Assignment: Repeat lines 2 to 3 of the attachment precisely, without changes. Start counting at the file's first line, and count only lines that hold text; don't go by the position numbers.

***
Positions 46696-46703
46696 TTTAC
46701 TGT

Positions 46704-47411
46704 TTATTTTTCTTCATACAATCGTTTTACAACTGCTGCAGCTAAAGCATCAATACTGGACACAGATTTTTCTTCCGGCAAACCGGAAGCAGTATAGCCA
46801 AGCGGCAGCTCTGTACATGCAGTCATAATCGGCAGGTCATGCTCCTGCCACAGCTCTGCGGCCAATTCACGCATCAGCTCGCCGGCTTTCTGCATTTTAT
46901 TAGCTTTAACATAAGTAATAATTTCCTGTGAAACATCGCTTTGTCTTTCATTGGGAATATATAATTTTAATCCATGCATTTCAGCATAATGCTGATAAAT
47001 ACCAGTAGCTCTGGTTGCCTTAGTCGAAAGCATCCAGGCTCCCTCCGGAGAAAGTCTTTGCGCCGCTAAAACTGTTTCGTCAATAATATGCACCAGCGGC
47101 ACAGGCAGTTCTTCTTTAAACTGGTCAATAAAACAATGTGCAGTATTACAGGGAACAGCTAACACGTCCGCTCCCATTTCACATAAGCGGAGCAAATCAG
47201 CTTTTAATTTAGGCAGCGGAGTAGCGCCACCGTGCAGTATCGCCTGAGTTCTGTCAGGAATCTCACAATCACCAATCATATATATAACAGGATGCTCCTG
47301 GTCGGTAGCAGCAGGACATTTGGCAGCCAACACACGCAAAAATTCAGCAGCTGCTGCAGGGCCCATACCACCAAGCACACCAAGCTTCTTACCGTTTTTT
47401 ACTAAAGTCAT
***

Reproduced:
46696 TTTAC
46701 TGT